Put time into creating really helpful content on your site. I can’t stress this enough.  This could be any number of things: tutorials, downloads, videos, posts. Then once you’ve found something that has resonated with your readers, find subtle ways to play it up. Talk about it. Make a button for your sidebar. (Just don’t annoy your readers, please.) For some blogs, being helpful might mean being entertaining as all get out. Great! Then create a list of “best of” posts in your sidebar. Determine which posts have received the most comments, tweets, or traffic and put them prominently on your blog. Make them “sticky.”

I would love to hear from you. What other things have you done to engage your readers? What things have you seen other bloggers do that have worked for them? If you are a reader of blogs, I’d love your opinions, too!

Other posts in this series, in case you missed ’em:

“Traffic” image credit Przemek Baginski


  1. says

    This is a newbie question I’m sure, but if I’m writing a post about, let’s say, the children’s museum, can I use their logo or a picture from their site? This seems to be standard on other blogs, but now I’m not sure if it’s really o.k.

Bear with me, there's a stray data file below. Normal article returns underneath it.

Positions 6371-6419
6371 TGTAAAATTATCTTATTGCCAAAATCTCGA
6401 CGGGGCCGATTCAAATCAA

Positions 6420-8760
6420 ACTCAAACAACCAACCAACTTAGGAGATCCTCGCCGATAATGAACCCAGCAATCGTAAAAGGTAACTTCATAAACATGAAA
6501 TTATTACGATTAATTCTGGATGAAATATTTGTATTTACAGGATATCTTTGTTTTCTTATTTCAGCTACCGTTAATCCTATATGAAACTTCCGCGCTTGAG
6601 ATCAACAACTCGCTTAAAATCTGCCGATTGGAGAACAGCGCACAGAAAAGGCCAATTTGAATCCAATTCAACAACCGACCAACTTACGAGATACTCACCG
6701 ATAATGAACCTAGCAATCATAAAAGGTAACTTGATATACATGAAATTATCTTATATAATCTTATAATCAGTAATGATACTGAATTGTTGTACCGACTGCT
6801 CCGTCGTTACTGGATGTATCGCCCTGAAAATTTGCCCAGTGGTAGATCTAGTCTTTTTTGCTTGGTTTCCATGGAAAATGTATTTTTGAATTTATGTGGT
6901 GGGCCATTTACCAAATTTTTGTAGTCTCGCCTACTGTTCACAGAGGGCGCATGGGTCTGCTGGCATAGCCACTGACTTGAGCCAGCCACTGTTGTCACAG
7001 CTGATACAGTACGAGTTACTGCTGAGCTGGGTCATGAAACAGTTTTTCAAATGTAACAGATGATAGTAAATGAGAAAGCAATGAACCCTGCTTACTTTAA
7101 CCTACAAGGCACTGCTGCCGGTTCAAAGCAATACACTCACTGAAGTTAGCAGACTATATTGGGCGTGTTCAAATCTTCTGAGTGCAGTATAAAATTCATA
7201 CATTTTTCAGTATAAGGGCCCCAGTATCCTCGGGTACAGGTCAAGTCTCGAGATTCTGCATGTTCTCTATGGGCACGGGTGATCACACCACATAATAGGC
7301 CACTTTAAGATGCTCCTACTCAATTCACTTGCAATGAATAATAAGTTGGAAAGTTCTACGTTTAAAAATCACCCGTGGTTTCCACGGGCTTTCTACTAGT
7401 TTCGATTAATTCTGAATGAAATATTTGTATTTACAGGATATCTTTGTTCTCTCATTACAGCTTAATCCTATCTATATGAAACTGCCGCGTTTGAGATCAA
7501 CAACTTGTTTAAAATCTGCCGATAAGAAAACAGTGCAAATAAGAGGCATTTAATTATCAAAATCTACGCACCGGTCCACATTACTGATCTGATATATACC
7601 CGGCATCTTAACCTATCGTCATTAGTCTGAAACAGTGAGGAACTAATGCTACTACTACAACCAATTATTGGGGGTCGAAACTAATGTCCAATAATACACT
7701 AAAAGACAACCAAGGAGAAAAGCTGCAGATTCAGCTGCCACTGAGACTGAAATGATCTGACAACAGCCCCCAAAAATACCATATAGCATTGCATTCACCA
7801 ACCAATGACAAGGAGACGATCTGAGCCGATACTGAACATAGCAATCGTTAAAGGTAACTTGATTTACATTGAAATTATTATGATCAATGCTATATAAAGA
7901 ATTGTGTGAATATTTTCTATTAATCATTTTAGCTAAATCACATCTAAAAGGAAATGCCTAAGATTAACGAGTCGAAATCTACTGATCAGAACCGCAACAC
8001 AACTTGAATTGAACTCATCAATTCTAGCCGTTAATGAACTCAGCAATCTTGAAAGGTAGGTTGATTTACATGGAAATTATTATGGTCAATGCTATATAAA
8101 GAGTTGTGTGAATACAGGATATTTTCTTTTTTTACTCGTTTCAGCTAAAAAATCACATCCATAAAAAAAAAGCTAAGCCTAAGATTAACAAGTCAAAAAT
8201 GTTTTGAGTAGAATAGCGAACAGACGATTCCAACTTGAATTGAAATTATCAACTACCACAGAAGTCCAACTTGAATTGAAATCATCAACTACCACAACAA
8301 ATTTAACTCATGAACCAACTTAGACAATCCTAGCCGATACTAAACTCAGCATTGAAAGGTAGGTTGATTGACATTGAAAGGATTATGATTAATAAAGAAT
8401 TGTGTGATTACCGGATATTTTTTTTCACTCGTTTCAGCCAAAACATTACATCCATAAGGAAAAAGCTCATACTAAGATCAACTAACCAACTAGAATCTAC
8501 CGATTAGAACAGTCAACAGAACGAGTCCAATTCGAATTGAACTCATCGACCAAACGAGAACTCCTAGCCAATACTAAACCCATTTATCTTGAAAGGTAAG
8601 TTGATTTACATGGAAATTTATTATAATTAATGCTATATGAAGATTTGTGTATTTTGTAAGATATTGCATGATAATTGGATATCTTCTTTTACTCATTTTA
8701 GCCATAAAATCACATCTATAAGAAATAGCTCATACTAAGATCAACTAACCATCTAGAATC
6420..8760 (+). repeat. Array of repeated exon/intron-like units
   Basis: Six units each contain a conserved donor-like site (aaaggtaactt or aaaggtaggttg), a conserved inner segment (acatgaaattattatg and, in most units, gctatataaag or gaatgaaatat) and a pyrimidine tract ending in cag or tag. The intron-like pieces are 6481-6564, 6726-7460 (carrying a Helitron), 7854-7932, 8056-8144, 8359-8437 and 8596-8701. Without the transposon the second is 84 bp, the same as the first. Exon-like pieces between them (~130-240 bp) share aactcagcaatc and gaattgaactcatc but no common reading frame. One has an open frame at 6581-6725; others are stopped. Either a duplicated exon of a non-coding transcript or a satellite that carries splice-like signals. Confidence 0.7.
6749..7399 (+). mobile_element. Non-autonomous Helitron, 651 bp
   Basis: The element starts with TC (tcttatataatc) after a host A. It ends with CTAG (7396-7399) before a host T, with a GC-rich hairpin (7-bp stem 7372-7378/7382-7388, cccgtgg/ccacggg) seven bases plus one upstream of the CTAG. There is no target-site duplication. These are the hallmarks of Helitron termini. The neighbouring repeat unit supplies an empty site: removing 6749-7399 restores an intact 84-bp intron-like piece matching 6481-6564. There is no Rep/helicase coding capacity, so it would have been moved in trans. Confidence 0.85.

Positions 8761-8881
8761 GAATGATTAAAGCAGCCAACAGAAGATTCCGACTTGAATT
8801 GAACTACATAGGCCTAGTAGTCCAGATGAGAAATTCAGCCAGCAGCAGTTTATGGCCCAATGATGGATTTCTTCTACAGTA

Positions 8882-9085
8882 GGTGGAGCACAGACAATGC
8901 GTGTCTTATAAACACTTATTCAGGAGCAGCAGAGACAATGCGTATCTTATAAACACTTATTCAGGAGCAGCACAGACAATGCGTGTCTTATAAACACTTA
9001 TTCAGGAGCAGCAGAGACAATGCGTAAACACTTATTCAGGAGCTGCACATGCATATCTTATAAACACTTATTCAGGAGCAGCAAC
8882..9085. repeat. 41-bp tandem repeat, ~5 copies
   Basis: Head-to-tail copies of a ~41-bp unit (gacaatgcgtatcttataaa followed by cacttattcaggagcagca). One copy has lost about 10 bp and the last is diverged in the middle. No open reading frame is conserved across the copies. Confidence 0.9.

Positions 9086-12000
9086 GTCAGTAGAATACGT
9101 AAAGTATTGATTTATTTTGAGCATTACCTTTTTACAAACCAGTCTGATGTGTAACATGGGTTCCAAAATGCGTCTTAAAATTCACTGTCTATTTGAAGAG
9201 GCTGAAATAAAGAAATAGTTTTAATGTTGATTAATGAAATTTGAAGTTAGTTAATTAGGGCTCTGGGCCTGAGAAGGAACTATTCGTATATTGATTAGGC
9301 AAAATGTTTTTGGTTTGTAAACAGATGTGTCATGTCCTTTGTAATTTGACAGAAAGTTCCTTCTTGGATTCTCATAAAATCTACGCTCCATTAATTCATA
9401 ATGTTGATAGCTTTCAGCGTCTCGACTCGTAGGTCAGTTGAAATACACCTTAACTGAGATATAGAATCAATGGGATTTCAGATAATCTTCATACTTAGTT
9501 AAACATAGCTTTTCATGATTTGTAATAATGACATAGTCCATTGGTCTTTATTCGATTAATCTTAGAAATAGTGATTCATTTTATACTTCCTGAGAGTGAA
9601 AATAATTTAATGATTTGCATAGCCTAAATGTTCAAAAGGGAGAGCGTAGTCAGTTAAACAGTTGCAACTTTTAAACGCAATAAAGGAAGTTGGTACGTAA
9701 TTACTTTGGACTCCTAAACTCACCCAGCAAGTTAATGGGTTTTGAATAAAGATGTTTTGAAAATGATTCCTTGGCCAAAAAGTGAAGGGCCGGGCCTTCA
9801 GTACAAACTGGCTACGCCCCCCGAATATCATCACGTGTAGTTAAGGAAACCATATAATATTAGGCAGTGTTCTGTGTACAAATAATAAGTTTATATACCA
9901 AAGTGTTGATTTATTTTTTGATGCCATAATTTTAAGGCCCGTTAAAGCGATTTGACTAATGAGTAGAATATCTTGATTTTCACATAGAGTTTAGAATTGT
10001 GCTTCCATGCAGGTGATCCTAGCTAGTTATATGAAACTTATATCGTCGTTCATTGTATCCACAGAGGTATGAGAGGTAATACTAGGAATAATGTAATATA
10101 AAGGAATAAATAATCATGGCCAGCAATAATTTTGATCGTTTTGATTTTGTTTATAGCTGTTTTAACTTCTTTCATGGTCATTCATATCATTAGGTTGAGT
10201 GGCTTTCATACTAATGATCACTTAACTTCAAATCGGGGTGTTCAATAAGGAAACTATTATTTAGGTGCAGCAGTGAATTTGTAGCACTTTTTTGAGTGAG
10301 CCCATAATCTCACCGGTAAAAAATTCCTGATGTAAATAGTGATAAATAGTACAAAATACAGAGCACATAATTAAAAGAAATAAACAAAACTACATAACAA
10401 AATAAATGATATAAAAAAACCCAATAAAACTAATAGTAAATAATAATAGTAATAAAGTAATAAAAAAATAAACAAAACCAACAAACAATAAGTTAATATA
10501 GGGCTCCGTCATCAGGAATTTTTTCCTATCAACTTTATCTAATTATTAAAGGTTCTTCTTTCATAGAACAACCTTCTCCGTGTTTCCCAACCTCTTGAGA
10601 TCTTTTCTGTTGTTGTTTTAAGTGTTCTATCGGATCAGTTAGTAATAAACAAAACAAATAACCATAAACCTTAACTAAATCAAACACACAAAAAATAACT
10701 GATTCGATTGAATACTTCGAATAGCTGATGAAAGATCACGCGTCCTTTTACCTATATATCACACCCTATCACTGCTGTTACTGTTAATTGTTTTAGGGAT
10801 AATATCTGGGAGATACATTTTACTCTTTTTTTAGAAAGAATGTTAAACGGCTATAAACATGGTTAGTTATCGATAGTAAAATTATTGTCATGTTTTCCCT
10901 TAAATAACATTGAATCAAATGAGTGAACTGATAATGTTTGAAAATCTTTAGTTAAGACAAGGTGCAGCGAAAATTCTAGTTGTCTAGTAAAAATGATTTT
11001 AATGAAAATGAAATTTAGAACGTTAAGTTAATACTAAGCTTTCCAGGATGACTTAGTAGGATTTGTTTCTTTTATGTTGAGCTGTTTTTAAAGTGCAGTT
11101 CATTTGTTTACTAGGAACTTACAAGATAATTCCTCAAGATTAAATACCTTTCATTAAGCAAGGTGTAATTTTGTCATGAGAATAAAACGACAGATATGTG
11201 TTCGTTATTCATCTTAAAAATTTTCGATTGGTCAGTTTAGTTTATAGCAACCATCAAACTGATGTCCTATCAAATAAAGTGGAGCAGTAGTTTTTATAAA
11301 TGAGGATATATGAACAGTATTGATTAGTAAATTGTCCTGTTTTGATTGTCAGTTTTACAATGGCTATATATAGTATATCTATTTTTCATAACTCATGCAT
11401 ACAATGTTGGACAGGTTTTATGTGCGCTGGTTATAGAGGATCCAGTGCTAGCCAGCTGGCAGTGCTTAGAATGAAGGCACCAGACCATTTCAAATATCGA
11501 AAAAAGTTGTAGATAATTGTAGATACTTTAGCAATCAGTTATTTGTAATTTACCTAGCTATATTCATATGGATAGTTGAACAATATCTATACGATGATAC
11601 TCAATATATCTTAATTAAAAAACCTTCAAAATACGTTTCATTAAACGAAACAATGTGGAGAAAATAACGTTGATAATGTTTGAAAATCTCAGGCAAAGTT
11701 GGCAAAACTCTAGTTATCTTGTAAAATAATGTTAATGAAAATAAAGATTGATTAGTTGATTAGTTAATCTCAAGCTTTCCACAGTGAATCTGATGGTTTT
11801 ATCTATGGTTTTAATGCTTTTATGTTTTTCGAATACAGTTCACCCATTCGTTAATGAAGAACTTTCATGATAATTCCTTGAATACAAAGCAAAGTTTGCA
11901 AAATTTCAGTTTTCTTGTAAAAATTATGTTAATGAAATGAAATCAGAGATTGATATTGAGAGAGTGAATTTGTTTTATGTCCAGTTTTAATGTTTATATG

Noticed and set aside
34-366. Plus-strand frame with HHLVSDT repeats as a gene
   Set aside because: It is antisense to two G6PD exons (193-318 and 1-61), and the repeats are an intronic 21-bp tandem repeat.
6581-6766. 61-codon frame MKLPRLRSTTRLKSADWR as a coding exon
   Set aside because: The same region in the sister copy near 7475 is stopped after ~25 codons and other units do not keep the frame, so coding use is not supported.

In terms of hooking readers, one thing I’ll add is that I get hooked on blogs if I know they’re updated often, or at least on a regular schedule. I’ve found some great blogs over the years that I’ve quit reading because I never knew when they would have anything new, and eventually they just kind of fell off my radar.

    I definitely agree with your other points, and I know exactly who the Proverbs woman is….heading over to Melissa’s site now!

    • arussell says

      Great question!! From everything I’ve read it’s OK to use a very basic product or logo image in a post. Where I personally would NOT use a logo? Let’s say I’m ranting about a company or saying something negative about their brand. In that instance, I may be less inclined to use the image. For some of my affiliates (think Eversave,, etc), they may provide specific images or banners I can use. And other times, I may just take screenshots of my computer screen for images (for instance to illustrate the checkout process). If the picture looks like someone took it (for instance, someone’s picture of their huggies shopping trip vs the huggies logo), I don’t use it. I hope that clears things up a bit?